ECHO, Utah — There's no spinning it that the city of Echo is pretty much out of water.
The city sandwiched right in between a freeway interchange and red rock Echo Canyon has, according to the 2010 census (the last data recorded), 56 people living there.
It's a tiny little town that is listed on several must-see lists for Utah’s ghost towns, but for the few people living in there, they have a big water problem.
The city relies on spring water to feed most of its drinking water, but like other sources of water, those dry up because of the drought.
“I’ve been doing this a long time now and this is the worst I’ve ever seen it,” said Tage Flint, Director of the Weber Basin Water Conservancy District. “As far as stats go, we’re at about a 1-in-120-year event.”
The Weber Basin Water Conservancy District works with around 80 communities in five counties and is responsible for a lot of the water used in the state.
While Echo is one of the smallest places it serves, it is their responsibilitym and for Flint he says they are stepping up to help.
Because the city mostly runs off wells, it isn’t very often that the Conservancy District must worry about their supply, but thanks to the drought this year that changed.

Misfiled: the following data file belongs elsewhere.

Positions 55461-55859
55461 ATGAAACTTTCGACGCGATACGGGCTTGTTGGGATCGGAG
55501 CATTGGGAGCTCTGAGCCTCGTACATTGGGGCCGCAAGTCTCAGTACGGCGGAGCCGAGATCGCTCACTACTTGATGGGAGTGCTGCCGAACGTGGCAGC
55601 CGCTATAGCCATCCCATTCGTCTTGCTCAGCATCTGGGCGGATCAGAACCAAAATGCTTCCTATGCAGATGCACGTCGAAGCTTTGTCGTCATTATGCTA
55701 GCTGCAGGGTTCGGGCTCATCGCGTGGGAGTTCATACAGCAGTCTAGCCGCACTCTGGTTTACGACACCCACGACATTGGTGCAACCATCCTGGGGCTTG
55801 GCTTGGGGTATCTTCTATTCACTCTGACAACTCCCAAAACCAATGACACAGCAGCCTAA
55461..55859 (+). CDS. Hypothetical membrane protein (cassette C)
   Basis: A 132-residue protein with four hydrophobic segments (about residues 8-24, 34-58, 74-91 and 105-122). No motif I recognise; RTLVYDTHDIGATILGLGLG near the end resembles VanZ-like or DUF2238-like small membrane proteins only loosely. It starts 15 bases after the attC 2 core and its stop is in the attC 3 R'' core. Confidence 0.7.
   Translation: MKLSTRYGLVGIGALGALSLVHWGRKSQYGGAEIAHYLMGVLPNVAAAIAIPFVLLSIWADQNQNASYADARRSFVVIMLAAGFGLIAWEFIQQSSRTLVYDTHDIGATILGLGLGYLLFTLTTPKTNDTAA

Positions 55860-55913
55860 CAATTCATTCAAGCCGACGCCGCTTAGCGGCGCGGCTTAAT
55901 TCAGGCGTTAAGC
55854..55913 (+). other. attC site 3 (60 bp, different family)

“Drought will impact springs just like it does everything else,” said Flint.
To start, the district is going through the town's infrastructure to make sure it's using water as efficiently as possible, but that still won’t solve the issue.
“More important and more immediately, we are trucking water for them into their water tanks so that they do not run dry,” said Flint. “With about nine tank loads, we think that we’ve been able to give them a water supply for about 10 days.”
It's not just the district that’s stepping up. Multiple neighboring towns and cities have volunteered water for the district to truck to Echo in order to help them with their issues.
For now, that’s a stop gap in what has been a terrible year; but one thing about it all adds a little bit of insult to injury. Most people in Utah know Echo, not for the city, but the reservoir.
Echo city sits at the bottom of Echo Reservoir Dam on the north side of the body of water. While the reservoir is very low as well, there is still tons of water in it. Unfortunately, it can’t be used to help the small city out.
“Taking water out of the reservoir for the drinking water system simply won’t work,” Flint explains. “It hasn’t been treated or prepared.”
The problem is a microcosm of the bigger issue because as summer and the drought goes on, more and more towns can and will face running out of water as a real possibility.
“We suspect that some of the very small entities might have a water shortage before the end of the year," Flint says, admitting that there are already some places they are looking at as trouble areas.
But the fact remains, the state needs a good finish to the summer with as much precipitation as possible; a great snowpack for the winter and conservation efforts all along to make sure next summer is better for water reserves.